In 1988 I strapped on my black velcro Reeboks and wandered over to the neighbor’s house. There, a Commodore 64 rested upon a small stand in front of his television. He slipped a five-and-a-quarter-inch floppy disk into the drive, typed the load command, and the tv screen illuminated with the Pool of Radiance logo. It was a bit of magic. Off to the right, a stack of Dungeons and Dragons books remained from our weekend play sessions. But here, on the screen, was a computer dungeon master, taking us through an adventure. Pool of Radiance was the first of SSI’s Gold Box Dungeons and Dragons adventures, and for years the company would churn out newer and better games using the same formula. It was all 2D graphics and barely animated sprites, but it was nonetheless fun.
In the late nineties, Baldur’s Gate rekindled the old-school roleplaying niche and in the two-thousands Dragon Age continued it. More recently, Pillars of Eternity resurrected the Baldur’s Gate engine. On the most part, though, adventure games become first-person affairs, and the old isometric scheme was mostly abandoned.
The first Divinity: Original Sin was a breath of fresh air. It had the structure of Baldur’s Gate but the “do anything” approach of pen and paper roleplaying. “Do anything” was particularly focused on elemental mayhem. Rain water down upon enemies, cast a lightning bolt into the puddles they stand in, then freeze them solid. Shoot a flaming arrow into an oil barrel and watch it chain react in glorious fiery chaos.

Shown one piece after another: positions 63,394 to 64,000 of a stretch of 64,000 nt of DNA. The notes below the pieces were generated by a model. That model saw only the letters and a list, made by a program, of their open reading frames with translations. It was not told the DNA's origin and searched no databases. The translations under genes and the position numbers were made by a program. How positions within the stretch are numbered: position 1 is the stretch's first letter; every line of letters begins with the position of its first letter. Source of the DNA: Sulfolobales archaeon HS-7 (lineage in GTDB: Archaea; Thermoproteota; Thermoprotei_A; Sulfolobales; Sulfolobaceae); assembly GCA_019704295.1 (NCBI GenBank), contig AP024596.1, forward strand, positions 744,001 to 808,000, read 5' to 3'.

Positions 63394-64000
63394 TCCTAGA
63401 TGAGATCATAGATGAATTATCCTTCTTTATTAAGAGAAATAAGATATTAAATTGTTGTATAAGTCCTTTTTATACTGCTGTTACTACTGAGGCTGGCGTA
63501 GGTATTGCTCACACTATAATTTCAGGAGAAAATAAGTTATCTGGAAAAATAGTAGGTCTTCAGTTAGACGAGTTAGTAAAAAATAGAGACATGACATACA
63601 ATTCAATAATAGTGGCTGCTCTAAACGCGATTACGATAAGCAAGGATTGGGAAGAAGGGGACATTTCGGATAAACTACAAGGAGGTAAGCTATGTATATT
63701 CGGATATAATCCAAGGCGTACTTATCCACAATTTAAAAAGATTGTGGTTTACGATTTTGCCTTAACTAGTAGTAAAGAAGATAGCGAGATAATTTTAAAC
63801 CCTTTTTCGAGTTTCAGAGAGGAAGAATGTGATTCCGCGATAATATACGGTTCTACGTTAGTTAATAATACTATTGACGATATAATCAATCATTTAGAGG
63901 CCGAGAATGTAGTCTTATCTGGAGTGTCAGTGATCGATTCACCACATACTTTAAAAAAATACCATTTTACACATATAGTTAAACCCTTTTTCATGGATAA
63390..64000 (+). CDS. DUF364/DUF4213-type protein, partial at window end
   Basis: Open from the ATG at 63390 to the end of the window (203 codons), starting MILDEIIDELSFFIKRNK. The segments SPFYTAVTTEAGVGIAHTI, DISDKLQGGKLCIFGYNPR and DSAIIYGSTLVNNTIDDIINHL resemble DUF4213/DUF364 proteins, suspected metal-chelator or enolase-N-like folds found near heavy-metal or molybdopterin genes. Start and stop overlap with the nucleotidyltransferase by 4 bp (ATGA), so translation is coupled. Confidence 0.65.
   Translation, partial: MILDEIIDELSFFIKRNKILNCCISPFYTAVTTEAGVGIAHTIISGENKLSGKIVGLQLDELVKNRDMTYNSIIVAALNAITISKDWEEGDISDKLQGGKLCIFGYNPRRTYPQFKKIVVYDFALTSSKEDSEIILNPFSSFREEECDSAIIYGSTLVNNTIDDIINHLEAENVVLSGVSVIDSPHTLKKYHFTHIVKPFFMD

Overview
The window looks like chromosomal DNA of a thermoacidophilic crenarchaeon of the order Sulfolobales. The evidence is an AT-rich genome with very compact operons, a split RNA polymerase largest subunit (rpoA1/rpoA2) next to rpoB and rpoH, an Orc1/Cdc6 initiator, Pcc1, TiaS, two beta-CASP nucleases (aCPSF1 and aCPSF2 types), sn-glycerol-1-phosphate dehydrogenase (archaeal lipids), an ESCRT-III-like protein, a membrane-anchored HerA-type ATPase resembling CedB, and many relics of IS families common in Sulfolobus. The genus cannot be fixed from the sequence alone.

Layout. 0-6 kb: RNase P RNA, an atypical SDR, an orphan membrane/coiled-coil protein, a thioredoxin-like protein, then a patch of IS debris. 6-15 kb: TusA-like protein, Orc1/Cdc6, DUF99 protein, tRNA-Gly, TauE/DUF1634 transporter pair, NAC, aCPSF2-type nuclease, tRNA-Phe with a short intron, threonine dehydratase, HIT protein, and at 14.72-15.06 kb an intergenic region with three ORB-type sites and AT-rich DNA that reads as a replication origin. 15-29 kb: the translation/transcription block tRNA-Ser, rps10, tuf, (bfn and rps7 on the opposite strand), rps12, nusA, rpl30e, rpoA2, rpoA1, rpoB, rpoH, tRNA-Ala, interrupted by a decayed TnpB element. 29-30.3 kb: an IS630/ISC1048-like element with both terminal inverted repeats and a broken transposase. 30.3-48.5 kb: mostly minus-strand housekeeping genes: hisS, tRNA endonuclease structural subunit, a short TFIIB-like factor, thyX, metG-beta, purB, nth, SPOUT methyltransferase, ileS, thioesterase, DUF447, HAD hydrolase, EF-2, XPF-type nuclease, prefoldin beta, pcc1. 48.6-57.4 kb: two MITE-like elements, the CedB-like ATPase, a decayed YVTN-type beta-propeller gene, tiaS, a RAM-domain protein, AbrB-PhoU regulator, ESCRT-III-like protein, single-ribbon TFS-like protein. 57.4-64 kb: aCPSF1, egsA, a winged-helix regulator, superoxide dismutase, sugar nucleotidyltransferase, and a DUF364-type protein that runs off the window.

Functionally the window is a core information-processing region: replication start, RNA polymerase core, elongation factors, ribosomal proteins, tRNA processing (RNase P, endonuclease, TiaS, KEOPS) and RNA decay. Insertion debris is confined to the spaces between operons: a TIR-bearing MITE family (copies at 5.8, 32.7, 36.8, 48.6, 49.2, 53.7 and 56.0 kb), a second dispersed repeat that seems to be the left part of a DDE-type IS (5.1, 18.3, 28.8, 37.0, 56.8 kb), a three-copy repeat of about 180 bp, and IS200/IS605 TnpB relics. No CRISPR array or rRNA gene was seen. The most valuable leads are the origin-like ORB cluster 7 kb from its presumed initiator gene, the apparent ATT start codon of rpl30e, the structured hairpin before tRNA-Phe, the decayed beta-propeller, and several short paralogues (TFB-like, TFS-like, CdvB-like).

Last week, Divinity 2 was released for Mac. I quickly scoffed it up while it was on sale and have been playing it since. It has all of the fun things I enjoyed in the first game with some new twists (both good and bad). Overall, I like it.
The biggest noticeable change is that you have more of a World of Warcraft array of races to choose from, instead of just male or female humans. Your party is weird, but in a good way that reflects the weird parties players rolled up with pen and paper games. My group consists of a lost royalty lizard called The Red Prince, a skeleton with a magic mask which makes him look human, a dwarf called The Beast, and a female bard named Lohse. Each has a detailed back story and personal quests. A truly delightful moment occurs early on, for example, when Lohse bumps into an acquaintance from her tavern days and they two decide to sing a duet for old time’s sake. The resulting performance sounds great and they laugh about it. It’s details like that which are brilliant.